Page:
This year Nick Robinson starred in the coming-of-age teen dramedy “Love, Simon,” which premiered at Mardi Gras Film Festival on February 27 and was released by 20th Century Fox in the United States on March 16. Robinson is mostly known for playing Ryder Scanlan in ABC Family’s “Melissa and Joey” (2010-2015) and Zach Mitchell in “Jurassic World” (2015), so he’s already a familiar face in the industry. Will Hollywood Foreign Press Association voters give him love for his breakthrough performance in “Love, Simon” by nominating him for Best Musical/Comedy Actor at the 2019 Golden Globes?
In the movie, which was directed by Greg Berlanti (“Dawson’s Creek,” “Everwood,” the “Arrow-verse”), written by Isaac Aptaker and Elizabeth Berger (“This Is Us”) and based on Becky Albertalli’s novel “Simon vs. the Homo Sapiens Agenda,” Robinson plays the title character, Simon Spier, a high school senior who is still in the closet to his family and friends. When he finds out about an anonymous student, known by the pseudonym “Blue,” who outs himself on a school gossip blog, Simon creates a fake email account and starts communicating with him as “Jacques.” After falling in love with him, Simon spends the movie searching for “Blue,” which turns out to be more difficult and emotionally draining than he had initially thought.
For his performance, Robinson received acclaim from many film critics. Johnny Oleksinski (New York Post) noted that thanks to his “perfectly sensitive performance,” “the stakes are high.” He added that “even when the 22-year-old relative newcomer is simply standing around, he seems to be teetering on the verge of sobbing.” Brian Truitt (USA Today) called Robinson the film’s “emotional rock” who “navigates excitement, happiness, sadness, guilt and anger equally well.” And Kimber Myers (The Playlist) said, “He’s entirely believable in both his vulnerability and his excitement, sharing Simon’s fears and joys with the audience, so we feel them, too.”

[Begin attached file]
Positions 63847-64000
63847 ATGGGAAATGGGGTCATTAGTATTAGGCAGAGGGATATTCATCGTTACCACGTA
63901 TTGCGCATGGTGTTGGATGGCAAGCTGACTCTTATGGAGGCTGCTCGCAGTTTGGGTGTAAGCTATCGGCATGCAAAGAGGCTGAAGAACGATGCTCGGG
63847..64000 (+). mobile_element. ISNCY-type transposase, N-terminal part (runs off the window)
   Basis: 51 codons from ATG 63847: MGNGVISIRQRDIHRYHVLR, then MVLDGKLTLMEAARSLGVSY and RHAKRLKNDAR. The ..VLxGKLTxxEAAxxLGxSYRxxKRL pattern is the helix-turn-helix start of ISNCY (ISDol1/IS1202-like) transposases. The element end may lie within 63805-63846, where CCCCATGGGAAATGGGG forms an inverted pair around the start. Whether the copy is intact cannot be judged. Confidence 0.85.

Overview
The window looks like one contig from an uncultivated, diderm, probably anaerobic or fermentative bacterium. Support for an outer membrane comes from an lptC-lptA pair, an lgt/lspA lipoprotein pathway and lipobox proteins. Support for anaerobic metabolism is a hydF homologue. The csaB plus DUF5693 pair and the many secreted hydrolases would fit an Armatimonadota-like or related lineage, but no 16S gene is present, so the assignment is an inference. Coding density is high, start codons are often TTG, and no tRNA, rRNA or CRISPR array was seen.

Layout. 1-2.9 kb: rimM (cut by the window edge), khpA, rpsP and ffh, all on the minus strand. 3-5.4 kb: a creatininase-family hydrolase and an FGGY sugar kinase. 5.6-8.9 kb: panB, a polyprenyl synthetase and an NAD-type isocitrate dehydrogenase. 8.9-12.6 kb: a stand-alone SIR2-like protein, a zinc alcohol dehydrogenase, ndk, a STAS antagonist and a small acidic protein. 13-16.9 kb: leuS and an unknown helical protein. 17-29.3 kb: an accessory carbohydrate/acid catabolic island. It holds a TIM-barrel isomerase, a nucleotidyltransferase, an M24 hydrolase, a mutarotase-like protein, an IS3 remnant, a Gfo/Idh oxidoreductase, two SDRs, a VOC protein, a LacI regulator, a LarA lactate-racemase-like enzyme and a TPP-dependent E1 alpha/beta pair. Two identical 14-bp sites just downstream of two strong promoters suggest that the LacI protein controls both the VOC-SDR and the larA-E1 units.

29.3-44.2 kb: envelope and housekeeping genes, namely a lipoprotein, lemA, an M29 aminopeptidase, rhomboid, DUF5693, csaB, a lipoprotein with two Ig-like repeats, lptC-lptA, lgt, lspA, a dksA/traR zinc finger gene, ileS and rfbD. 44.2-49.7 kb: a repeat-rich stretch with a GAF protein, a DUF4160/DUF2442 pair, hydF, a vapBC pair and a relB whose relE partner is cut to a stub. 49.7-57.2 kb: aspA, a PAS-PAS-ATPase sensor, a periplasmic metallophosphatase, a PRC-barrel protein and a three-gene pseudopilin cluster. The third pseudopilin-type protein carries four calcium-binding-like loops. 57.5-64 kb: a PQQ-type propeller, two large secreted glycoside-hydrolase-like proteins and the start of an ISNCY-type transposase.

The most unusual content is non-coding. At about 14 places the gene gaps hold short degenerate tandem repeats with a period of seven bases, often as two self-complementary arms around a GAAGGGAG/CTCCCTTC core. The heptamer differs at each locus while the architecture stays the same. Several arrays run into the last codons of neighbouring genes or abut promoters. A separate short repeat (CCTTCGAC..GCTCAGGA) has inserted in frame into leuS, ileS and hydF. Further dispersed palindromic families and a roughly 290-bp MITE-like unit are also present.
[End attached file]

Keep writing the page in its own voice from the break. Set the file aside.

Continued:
Despite his past credits, “Love, Simon” is deemed to be Robinson’s breakthrough role. HFPA voters love to be the first ones to recognize such breakthrough performers, like Timothée Chalamet (“Call Me By Your Name”) and on the TV side Katherine Langford (“13 Reasons Why”), who both snagged bids this year but didn’t end up winning in their respective categories. Robinson has yet to be nominated at any industry award, so the HFPA could very well be the first group to recognize him.
Unlike several other industry awards, the HFPA embraces younger performers who aren’t even always in Best Picture nominees. Just this year they nominated Ansel Elgort (“Baby Driver”) in the Best Musical/ Comedy Actor category, which would be Robinson’s category at next year’s ceremony. Hailee Steinfeld (“The Edge of Seventeen,” 2017) in Best Musical/ Comedy Actress and Shailene Woodley (“The Descendants,” 2012) in Best Supporting Actress are two other of many recent young performers nominated by the HFPA.
On both the TV and movie side, HFPA voters seem to be very welcoming of LGBTQ+ storylines. Recent examples include “Call Me By Your Name” (3 nominations, 2018), “Moonlight” (6 nominations, winner for Best Motion Picture Drama, 2017) on the movie side and “Glee” (10 nominations, 4 wins, 2010-2012), “Will & Grace” (29 nominations, 1998-present) for TV.
Will Robinson be the next young breakthrough performer to be recognized by the HFPA? Let us know what you think down in the comments section.